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You are here: Home / World Wide Web / Google, Cisco Strike Patent Deal
Google, Cisco Strike Cross-Licensing Patent Deal
Google, Cisco Strike Cross-Licensing Patent Deal
By Jennifer LeClaire / NewsFactor Network Like this on Facebook Tweet this Link thison Linkedin Link this on Google Plus
Patent agreements are one of the big story lines of the fledgling year. First it was Google and Samsung. Then it was Twitter and IBM. Now, Google is back in headlines with a long-term patent cross-licensing agreement with Cisco that covers a “broad range of products and technologies.”

"Our agreement with Cisco will reduce the potential for litigation, letting us focus instead on building great new products," said Allen Lo, Google's Deputy General Counsel for Patents. "We're pleased to enter into this cross-license, and we welcome discussions with any company interested in a similar arrangement."

Seeking Patent Reform

The agreement allows each company to extract significant value from its patent portfolio through a license to the other's portfolio and by helping to reduce the risk of future litigation. Cisco and Google agree that the deal stands in direct contrast to actions such as patent privateering -- or the transfer of patents to patent assertion entities -- that harm consumers.

"In today's overly-litigious environment, cross-licensing is an effective way for technology companies to work together and help prevent unnecessary patent lawsuits," said Dan Lang, Cisco's vice president of Intellectual Property. "This agreement is an important step in promoting innovation and assuring freedom of operation."

Both Cisco and Google are members of the Coalition for Patent Fairness, a leading advocacy group for patent reform. In addition, Cisco General Counsel Mark Chandler recently reiterated a pledge not to sell patents to patent assertion entities in order to help encourage innovation rather than litigation.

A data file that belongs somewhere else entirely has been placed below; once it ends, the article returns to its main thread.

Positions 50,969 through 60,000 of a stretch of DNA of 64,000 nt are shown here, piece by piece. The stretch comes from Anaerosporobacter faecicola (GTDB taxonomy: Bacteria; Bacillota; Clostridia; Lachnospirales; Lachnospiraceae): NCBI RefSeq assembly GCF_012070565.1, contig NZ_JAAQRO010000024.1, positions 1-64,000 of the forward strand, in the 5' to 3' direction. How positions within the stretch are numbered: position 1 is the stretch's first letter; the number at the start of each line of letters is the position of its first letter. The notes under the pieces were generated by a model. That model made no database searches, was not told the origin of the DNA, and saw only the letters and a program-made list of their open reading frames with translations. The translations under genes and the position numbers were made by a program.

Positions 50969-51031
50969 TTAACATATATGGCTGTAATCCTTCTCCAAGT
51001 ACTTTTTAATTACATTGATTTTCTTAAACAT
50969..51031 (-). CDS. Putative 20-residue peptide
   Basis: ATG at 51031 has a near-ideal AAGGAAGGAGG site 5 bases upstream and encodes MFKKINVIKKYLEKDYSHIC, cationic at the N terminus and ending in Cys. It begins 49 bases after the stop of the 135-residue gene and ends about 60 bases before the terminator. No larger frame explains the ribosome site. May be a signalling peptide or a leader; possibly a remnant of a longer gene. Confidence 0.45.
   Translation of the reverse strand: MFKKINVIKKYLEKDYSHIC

A Win-Win

We caught up with Zeus Kerravala, principal analyst at ZK Research, to get his take on the patent deal. He told us the agreement is in the best interest of both companies, especially considering the rising number of patent disputes in recent years.

“This industry we live in now, particularly on the mobile side, is evolving faster than ever before. For companies like Cisco and Google and the rest of that ecosystem, it’s critical to be able to push innovation out the door as fast as possible. Even a small delay can mean the difference between being a market leader and a market laggard,” Kerravala said.

“By Google and Cisco signing this deal they set themselves up for some strong partnerships and also avoid a lot of the issues that can come up with patent disputes that could slow both companies down. They’ve agreed to agree. Whatever comes up from here they will work out and not have to worry about patent disputes.”

Google and Samsung struck a similar deal in late January. The companies described their patent alliance as a “mutually beneficial agreement” that covers both companies' existing patents as well as those filed over the next 10 years. With this agreement, Samsung and Google gain access to each other’s patent portfolios. That opens opportunities for deeper collaboration on research and development of current and future products and technologies.

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